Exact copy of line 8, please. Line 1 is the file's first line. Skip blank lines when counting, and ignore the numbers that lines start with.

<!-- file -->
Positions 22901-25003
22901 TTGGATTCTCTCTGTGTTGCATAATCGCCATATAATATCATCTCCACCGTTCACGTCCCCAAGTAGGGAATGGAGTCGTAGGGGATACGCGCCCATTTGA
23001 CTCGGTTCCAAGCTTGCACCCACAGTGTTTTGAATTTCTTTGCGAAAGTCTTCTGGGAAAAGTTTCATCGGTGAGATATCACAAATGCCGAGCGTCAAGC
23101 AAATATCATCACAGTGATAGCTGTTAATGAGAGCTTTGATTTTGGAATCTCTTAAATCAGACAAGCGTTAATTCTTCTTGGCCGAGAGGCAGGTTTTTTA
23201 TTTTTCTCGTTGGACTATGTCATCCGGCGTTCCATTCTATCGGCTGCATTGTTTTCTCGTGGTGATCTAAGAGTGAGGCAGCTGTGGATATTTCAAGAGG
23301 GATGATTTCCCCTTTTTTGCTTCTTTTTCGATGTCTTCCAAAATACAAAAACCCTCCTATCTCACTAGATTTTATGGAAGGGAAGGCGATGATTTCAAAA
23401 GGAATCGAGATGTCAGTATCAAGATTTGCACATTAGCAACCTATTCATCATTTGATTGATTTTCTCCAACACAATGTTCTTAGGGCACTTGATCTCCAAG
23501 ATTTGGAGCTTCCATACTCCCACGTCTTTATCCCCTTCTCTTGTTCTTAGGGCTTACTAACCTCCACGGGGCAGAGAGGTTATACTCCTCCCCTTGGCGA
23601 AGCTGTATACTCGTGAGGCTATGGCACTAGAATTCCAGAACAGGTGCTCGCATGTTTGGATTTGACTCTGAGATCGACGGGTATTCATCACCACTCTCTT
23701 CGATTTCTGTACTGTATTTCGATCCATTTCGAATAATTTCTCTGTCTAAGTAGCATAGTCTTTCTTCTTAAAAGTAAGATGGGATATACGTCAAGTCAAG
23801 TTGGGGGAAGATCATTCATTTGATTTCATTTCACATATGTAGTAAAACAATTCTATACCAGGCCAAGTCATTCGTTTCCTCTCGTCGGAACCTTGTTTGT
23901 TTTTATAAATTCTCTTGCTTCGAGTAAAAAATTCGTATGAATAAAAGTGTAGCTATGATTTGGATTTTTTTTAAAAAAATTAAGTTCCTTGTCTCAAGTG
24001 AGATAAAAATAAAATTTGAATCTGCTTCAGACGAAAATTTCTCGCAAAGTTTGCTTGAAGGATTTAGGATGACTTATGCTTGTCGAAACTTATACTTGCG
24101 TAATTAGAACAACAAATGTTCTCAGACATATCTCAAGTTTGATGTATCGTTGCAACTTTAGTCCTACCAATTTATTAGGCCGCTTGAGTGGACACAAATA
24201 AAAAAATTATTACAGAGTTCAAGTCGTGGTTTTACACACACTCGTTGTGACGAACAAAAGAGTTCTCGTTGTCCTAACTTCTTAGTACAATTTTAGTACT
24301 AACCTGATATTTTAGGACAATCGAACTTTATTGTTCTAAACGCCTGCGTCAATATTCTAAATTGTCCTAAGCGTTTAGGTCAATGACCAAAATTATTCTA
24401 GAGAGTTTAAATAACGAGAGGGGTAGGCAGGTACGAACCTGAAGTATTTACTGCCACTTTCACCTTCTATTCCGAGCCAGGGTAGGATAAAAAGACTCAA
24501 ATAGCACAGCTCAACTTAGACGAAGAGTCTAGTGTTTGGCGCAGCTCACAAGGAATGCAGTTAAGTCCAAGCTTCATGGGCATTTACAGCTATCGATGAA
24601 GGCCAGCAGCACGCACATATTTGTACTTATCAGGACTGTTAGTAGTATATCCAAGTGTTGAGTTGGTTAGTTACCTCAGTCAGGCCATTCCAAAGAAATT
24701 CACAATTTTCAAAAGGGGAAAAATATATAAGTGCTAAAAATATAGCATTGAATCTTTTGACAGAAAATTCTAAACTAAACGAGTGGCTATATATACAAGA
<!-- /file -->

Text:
23501 ATTTGGAGCTTCCATACTCCCACGTCTTTATCCCCTTCTCTTGTTCTTAGGGCTTACTAACCTCCACGGGGCAGAGAGGTTATACTCCTCCCCTTGGCGA